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Film review: King and I, The

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Let's face it, today's kids would never be able to sit through a straightforward version of the Rodgers & Hammerstein musical "The King and I."

Which explains why the new animated adaptation by filmmaker Richard Rich ("The Swan Princess") takes so many liberties with the story, throwing in more villains and cute animal sidekicks — all to hold their attention. However, the real draw for this so-so cartoon musical is still those catchy Rodgers & Hammerstein songs.

And frankly, the songs (and the material) were done much better in the 1956 film version with Deborah Kerr and Yul Brynner.

That's not to say that the cartoon is unwatchable. The story is much livelier than other recent Warner Bros. animated features (especially "Quest for Camelot").

Like the original musical, the story is very loosely based on the memoirs of British schoolteacher Anna Leonowens, a widowed mother of one who went to Siam to provide a Western education to the king's children.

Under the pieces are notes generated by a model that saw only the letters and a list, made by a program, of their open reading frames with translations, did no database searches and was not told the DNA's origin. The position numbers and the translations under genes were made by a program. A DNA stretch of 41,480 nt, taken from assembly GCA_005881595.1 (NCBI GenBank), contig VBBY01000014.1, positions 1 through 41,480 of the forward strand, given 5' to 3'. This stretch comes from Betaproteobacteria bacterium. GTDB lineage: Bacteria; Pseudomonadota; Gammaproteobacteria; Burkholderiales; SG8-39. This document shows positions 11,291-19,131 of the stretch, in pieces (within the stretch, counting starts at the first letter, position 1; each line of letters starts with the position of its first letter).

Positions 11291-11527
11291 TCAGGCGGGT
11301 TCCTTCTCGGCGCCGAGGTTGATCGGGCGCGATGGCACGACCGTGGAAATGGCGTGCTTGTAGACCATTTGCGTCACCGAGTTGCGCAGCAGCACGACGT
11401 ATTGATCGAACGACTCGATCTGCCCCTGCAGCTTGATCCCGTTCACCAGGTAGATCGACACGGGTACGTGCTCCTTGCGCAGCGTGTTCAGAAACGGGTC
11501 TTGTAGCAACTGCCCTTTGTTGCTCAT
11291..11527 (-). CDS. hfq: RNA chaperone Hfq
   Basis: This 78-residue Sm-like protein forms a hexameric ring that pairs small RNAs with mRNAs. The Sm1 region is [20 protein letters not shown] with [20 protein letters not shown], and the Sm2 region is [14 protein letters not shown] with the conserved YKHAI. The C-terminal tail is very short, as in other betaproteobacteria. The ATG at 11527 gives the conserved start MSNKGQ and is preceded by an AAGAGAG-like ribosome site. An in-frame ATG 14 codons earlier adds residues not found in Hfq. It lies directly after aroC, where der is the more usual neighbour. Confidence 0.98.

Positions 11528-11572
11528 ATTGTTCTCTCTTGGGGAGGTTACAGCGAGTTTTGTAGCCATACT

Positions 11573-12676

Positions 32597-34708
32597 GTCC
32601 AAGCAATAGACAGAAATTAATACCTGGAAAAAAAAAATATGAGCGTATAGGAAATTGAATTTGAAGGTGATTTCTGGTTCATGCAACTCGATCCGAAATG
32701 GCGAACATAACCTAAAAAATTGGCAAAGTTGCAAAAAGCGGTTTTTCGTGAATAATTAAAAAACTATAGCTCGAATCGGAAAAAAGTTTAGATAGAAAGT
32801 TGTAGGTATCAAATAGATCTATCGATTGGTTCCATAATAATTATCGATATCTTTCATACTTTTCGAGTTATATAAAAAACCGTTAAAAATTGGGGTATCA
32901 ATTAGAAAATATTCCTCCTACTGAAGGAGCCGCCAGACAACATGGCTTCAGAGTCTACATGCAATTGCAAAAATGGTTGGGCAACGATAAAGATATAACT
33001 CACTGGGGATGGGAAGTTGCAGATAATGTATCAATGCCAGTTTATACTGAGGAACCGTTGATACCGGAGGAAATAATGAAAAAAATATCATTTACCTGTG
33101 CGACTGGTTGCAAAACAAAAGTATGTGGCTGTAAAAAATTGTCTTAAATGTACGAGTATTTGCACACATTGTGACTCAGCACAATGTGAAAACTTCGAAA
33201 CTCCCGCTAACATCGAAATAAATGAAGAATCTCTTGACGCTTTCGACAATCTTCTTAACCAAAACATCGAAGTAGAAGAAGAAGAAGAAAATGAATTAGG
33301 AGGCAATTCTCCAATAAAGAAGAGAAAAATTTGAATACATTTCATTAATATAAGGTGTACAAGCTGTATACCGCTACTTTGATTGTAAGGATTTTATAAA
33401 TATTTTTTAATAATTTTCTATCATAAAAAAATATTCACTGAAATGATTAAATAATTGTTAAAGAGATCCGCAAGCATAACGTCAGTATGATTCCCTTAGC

But the fiercely independent governess (voiced by Miranda Richardson) immediately butts heads with the tradition-minded King (voiced and sung by stage actor Martin Vidnovic). They disagree on both matters of education and of the heart.

Particularly troubling to the king is the burgeoning romance between the crown prince and a servant girl — a relationship that is forbidden by law.

Reluctantly, he turns to the teacher for help. In other subplots, they also attempt to convince a British diplomat that the king isn't a savage, as well as foil the assassination plans of the evil Kralahome (Ian Richardson) and his bumbling toadie, Master Little (Darrell Hammond, from TV's "Saturday Night Live").

As you can tell, there's a lot of plot to cover in 80-plus minutes, and the storytelling feels a bit rushed. Also, the melding of computer animation and more traditional cel animation isn't always seamless.

There are also some troubling racist overtones, thanks to sketchy characterizations, dialogue and certain voice inflections.

But the musical numbers are done very well, and both the voice and musical casts give spirited performances, especially Miranda Richardson and Vidnovic.

And parents can always use this version of the Rodgers & Hammerstein musical as an introduction to the real thing.

"The King and I" is rated G but does contain some animated violence (martial-arts action) as well as brief excrement humor.